A pure joy is Eugenio Derbez as Dr. Nurko. And yes, like the Beams and Angela, Dr. Nurko is the real doctor who treated Anna. Derbez brings both a “Patch Adams” air to Nurko in his comic demeanor with young patients (which according to Derbez and Beam is really how the man is) while turning on a dime with a heartbreaking gravitas when speaking with a parent. Going outside the comfort zone of his already multi-faceted acting talents with a dramatic bent which we have never before seen from Derbez, he viewed this as a welcome challenge. “First of all, for me it was a surprise to find out that the number one pediatrician about motility disorder in this country happens to be a Mexican. I was like, ‘Huh? How come a Mexican is the #1 pediatrician in the Boston Pediatric Clinic?’ It was for me an honor to portray this guy. Second, it was a challenge to portray a guy who exists. And three, to play this character who every single day you are dealing with kids who are about to die because this medical disease has no cure. Probably 80% of the patients that they treat, they don’t make it. So, I was like, ‘How can this guy that is always dealing with so much pain, how can he be so playful?” It was interesting for me and it was a challenge for me to portray these two sides. Those three things are what made me fall in love with the script.”
Directed by Patricia Riggen from a script by Randy Brown adapted from Christy Beam’s book, with “Miracles From Heaven” Riggen creates a sense of spiritual wonder that takes a core element of Anna Beam’s “miracle” – a cottonwood tree, and makes it a visual and emotional centerpiece. Approaching the film from the universality of the story, “I didn’t want to make a movie that was for one type of person only. I wanted to make a movie that everyone could relate to; if you’re religious or if you’re not religious or if you’re a little bit religious; [a film] that is open for interpretation. It doesn’t give you a single point a view. I want you to believe in it. It just lets you read it from your own perspective.” To accomplish this, Riggen created visual moments celebrating nature.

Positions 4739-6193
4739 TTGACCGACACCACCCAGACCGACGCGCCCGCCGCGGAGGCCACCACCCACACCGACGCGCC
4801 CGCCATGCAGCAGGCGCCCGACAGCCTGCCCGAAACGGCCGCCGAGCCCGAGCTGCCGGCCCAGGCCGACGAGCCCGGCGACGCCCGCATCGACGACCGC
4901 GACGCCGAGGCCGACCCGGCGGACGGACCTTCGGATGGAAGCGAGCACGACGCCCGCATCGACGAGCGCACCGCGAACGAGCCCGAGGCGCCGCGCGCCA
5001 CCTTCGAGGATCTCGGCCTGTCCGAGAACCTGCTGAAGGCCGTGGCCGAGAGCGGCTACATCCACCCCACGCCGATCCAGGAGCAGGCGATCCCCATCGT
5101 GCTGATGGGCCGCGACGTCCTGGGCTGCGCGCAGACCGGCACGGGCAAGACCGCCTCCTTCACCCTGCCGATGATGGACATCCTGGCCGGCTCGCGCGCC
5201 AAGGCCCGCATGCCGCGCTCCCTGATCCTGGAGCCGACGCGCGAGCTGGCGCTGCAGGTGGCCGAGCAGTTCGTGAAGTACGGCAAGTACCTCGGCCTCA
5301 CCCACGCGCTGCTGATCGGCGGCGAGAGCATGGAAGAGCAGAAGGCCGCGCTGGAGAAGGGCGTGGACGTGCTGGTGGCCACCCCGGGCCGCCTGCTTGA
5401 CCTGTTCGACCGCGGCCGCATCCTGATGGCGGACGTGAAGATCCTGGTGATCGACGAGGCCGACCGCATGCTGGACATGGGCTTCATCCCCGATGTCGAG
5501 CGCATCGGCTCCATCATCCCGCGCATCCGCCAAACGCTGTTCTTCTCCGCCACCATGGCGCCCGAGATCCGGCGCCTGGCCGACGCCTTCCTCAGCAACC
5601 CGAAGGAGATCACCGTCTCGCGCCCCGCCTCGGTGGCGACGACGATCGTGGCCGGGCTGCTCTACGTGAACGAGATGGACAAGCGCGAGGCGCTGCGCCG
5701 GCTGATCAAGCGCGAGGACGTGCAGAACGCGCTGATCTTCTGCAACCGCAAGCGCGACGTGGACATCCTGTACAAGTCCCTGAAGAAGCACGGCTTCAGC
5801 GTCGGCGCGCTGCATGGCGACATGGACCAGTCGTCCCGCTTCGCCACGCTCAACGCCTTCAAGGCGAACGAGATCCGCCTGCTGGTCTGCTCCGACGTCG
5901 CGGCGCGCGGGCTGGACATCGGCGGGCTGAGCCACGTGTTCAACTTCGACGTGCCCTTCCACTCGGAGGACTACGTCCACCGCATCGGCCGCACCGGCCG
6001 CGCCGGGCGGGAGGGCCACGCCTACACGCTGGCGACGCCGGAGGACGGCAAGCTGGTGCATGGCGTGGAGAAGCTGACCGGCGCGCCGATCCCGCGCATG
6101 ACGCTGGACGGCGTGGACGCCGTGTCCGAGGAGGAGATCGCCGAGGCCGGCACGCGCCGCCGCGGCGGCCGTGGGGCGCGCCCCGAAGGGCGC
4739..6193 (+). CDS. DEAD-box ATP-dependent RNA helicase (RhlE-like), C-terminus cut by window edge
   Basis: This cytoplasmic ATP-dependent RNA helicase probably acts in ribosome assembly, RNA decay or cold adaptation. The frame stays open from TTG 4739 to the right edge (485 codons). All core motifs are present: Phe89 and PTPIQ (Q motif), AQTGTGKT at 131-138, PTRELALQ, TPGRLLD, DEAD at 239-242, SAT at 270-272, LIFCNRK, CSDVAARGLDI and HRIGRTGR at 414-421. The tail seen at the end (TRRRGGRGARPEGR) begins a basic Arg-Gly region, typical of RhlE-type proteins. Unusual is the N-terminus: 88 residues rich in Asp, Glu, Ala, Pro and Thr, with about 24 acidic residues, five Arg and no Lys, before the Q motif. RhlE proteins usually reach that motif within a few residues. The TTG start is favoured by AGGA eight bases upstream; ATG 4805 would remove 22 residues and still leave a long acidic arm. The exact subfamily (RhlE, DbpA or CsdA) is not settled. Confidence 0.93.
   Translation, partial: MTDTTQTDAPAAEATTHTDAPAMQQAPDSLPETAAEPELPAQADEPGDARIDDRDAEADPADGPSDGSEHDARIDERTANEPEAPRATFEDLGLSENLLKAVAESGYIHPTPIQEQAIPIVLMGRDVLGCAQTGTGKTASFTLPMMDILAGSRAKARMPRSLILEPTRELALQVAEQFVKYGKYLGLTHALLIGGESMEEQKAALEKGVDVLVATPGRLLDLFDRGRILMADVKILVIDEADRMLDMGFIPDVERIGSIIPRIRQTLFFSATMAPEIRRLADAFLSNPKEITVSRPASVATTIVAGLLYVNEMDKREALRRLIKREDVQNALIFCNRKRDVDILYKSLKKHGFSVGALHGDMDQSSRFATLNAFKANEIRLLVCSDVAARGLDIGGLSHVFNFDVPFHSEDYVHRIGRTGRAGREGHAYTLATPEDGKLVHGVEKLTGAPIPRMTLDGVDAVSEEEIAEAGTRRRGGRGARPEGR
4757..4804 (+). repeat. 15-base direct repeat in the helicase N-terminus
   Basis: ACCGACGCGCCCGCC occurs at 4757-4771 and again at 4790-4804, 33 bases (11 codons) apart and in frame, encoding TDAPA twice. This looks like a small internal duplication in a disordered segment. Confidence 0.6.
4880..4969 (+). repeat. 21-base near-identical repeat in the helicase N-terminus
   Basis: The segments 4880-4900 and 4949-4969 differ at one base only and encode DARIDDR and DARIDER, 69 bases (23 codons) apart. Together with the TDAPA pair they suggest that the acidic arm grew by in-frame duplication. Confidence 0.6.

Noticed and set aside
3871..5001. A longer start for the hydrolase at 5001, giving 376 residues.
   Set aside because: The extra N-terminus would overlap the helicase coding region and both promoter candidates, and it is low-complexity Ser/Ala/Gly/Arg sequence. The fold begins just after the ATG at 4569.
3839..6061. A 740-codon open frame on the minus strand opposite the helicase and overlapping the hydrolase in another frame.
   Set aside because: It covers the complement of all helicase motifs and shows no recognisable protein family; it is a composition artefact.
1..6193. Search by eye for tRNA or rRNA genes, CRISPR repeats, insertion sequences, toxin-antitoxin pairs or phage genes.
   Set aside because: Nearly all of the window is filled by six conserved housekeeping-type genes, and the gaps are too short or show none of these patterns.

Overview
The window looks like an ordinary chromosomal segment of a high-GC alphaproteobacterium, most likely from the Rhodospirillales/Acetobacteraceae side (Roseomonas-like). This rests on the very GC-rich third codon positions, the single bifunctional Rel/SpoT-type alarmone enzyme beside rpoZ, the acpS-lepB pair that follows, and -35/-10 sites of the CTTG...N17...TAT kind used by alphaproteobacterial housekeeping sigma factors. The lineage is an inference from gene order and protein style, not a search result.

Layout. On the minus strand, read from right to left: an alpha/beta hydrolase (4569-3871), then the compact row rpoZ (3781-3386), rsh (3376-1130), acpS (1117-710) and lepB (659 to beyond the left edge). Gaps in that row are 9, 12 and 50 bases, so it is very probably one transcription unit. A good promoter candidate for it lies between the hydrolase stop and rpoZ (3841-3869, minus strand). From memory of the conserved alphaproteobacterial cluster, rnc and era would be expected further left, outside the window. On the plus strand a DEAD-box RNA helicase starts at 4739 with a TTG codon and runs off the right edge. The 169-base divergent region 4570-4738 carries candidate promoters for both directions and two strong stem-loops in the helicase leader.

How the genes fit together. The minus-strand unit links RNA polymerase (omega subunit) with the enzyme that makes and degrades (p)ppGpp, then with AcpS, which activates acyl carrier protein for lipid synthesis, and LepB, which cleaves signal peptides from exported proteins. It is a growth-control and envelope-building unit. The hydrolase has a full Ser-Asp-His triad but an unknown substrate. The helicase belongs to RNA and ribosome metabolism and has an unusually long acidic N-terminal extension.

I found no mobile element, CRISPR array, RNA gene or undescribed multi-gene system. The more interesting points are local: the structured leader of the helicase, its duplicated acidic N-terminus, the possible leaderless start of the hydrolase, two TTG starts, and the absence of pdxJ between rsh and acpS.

“Nature is by all means like a creation of God. It doesn’t fight the idea of God.” The visual grammar and use of light and color by Riggen and cinematographer Checco Varese is beautifully designed and executed and in key moments, ethereal, most notably in scenes in Atlanta where the film was shot and particularly at its world-famous aquarium and in a Monet-inspired garden. Striking a balance between the pain of Anna’s disease and the emotional pain of the situation, against the beauty and affirmation of life, it was important to Riggen “to have as many visual moments as I could with this movie. Again, for the reason of let’s let the audience have a good journey. It’s a very painful story. And if I don’t give them that breath of air and those visual moments, what am I gonna give them? Only pain. So that’s how I came up with all those moments to just really let the audience have good, beautiful, easy moments and then bring them back to the pain of the story, of the real story.”
Powerful, emotionally satisfying and uplifting, you’ll leave the theatre with a smile on your heart and a belief in “Miracles From Heaven”.
Directed by Patricia Riggen
Written by Randy Brown based on the book by Christy Beam
Cast: Jennifer Garner, Martin Henderson, Eugenio Derbez, Queen Latifah, Kylie Rogers